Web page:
Anderson was brilliant as she sang of the pious cat, Jeoffry, singing with a sense of intimate innocence, as if she were telling the listener an exciting secret. Declaring the courageous nature of the mouse, Katherine Crawford, alto, sang with a distinguished air during and took some time with the phrase “an honorable disposition,” which added to the relative absurdity of the moment. The slow and relaxed pacing during the tenor solo by David Adams emphasized the advice to stop and smell the roses. Paul Davidson, bass, took the most liberty with time during his recitative, allowing his rich voice to linger for dramatic effect while the organ’s pedal tones seemed to gently shake the room at the end of phrases. During each of these solo sections, Bickers on organ, was attentive to the changes of character, embodying the characteristics of the animals and the shifting moods of the text. A particular descending line after the bass solo ripped through the church with such vigor and intensity that I couldn’t contain a slight giggle of excitement.

After completing the journey that is Rejoice in the Lamb, Ralph Vaughan Williams’s Serenade to Music gave the audience a moment to revel in the beauty of the dreamy music and text. Taking from Shakespeare’s The Merchant of Venice, the words consider the effects of music and the music of the spheres, and the music is appropriately sweeping and fantastical. This piano reduction of the original orchestral score, performed by Bickers, added a more intimate element to the piece, and Lane’s violin solos, though often too loud and straightforward, helped to create a dreamlike state for the words to more fully resonate. One of the most fascinating aspects of this piece is that Vaughan Williams wrote for a chorus of 16 solo vocalists, giving each performer at least one opportunity to stand out. After hearing some incredible unison singing in the prior work, hearing each personal tone and style was fascinating, revealing of the singers’ skills to transition between these individual moments and the marvelous sounds created by the KC Chorale.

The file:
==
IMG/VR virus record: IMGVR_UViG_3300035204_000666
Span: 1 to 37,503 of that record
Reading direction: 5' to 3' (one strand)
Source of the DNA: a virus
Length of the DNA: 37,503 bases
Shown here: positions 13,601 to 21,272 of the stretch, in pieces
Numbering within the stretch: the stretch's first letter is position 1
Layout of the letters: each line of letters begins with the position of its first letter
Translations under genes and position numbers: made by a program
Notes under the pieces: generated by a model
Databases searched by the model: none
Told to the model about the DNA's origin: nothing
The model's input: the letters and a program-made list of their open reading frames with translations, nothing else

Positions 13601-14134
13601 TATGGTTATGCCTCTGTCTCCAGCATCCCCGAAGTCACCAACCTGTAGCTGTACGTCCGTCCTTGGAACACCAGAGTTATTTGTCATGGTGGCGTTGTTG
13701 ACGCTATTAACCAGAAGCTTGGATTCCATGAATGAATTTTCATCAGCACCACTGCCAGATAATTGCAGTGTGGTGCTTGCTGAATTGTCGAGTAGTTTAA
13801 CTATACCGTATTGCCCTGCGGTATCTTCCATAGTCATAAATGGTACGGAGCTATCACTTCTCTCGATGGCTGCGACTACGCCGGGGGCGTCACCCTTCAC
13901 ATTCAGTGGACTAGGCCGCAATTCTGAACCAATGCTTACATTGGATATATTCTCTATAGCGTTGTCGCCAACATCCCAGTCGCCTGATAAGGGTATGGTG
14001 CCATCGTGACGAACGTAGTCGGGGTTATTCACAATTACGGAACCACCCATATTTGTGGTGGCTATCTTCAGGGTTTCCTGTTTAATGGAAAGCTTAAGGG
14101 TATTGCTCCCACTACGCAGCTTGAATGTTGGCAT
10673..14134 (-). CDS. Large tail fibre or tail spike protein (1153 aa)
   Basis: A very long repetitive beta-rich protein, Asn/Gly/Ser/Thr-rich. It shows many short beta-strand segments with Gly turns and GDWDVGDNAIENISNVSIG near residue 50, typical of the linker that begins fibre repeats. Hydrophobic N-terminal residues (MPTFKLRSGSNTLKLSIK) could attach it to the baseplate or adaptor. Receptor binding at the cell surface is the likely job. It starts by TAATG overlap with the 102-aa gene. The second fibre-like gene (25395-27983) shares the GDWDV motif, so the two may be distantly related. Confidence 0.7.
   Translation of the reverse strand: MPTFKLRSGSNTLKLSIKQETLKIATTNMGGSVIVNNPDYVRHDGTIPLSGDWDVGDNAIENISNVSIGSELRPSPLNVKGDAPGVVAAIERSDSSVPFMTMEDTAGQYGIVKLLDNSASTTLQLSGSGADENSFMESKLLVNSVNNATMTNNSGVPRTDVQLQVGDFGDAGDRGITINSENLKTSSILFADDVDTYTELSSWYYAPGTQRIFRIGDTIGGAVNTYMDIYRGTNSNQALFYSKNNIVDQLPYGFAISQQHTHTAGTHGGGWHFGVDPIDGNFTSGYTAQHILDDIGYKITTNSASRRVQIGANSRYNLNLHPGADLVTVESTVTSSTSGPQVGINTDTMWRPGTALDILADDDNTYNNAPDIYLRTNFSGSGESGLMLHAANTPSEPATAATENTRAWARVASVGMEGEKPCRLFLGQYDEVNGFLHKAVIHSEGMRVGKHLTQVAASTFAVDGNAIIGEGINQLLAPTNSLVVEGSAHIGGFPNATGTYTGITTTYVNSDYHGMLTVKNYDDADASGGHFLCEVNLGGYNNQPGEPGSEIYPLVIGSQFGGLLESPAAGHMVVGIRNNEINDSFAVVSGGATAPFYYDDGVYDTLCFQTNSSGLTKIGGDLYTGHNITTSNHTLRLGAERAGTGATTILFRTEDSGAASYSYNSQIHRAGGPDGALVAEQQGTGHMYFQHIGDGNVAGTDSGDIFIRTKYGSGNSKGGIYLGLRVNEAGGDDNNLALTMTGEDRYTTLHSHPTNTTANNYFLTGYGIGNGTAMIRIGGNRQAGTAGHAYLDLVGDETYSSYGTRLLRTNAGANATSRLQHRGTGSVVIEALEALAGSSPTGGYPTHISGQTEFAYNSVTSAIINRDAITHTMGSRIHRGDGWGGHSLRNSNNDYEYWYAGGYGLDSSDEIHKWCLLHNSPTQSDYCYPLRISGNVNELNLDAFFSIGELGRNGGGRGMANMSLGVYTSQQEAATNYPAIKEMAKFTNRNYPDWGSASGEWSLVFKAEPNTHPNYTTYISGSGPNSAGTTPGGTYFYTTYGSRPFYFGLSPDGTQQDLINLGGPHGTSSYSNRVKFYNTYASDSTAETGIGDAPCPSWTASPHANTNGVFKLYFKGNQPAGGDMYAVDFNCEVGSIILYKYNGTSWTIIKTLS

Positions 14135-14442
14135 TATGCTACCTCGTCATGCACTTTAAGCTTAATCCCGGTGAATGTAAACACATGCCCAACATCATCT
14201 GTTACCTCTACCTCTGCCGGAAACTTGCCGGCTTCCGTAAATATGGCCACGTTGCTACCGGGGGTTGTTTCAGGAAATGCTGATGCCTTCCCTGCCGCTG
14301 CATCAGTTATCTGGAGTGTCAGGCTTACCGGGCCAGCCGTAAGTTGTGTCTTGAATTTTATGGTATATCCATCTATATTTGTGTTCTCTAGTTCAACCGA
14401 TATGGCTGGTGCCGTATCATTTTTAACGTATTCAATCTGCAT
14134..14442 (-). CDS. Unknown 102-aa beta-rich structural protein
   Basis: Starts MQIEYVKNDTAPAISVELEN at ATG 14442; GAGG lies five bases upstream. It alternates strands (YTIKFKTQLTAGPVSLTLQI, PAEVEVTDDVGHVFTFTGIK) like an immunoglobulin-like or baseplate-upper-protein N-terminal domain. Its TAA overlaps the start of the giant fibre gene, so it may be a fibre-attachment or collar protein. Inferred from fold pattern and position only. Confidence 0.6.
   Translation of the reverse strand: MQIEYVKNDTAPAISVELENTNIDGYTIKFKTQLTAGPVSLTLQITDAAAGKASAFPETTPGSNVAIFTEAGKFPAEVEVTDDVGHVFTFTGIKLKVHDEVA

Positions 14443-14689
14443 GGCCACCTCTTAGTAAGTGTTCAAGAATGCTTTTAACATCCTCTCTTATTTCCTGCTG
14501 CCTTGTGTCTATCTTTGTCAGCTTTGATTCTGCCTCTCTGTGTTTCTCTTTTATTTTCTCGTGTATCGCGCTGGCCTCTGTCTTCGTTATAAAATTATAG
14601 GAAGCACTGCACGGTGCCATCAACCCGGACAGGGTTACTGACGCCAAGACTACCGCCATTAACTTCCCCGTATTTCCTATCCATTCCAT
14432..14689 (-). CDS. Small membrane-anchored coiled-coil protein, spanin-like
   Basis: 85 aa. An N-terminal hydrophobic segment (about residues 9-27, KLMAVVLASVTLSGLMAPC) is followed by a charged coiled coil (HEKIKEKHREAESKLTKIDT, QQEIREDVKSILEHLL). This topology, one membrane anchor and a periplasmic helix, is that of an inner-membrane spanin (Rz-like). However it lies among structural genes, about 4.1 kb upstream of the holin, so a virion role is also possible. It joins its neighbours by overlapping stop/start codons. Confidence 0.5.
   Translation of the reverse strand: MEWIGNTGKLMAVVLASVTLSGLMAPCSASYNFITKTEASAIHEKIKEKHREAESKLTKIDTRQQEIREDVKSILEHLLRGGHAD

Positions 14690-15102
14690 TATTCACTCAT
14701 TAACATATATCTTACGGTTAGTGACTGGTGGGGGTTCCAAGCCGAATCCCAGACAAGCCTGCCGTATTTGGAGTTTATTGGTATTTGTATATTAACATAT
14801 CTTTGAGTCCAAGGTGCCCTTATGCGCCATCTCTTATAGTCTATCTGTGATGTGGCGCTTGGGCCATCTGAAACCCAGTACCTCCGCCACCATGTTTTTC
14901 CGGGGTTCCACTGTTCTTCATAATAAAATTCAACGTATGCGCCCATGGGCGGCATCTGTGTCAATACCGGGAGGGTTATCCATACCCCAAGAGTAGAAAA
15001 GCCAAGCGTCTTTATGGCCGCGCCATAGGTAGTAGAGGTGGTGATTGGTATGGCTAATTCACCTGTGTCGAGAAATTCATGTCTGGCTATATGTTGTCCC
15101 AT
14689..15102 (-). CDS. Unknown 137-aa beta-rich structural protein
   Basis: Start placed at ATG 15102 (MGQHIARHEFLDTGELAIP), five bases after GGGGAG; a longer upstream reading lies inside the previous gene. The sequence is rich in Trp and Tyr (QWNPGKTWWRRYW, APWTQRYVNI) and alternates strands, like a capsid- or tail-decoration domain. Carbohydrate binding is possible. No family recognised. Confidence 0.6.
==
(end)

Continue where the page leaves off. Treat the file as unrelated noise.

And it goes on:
To finish the program, Dark Night of the Soul by Norwegian composer Ola Gjeilo was its own adventure, alternating between high-energy sections of compound meter to match the text’s urgency, and a lush tranquility that invited both stillness and wonder. Anderson floated in and out of the full chorus with soaring interjections that she allowed to be part of the bigger picture instead of a spotlight on her line. As the ensemble repeated and emphasized the phrase “Ah, the sheer grace” in a style more aligned to a post-minimalist style, Bickers came through with contrasting lines in the piano and guided the sustains with scalar thematic material that resulted in a wonderful sensation by the end that felt like falling into one’s own bed after a long and wild journey.

While I would have liked to have heard some earlier collaborative works in the mix, the collective efforts by Bach Aria Soloists and the Kansas City Chorale were well received by those in attendance. One can only hope that these two local ensembles will continue to work together and present wonderful works in the future.

Bach Aria Soloists and the Kansas City Chorale
Saturday, June 16, 2018
St. Paul’s Episcopal Church
11 E 40th St., Kansas City, MO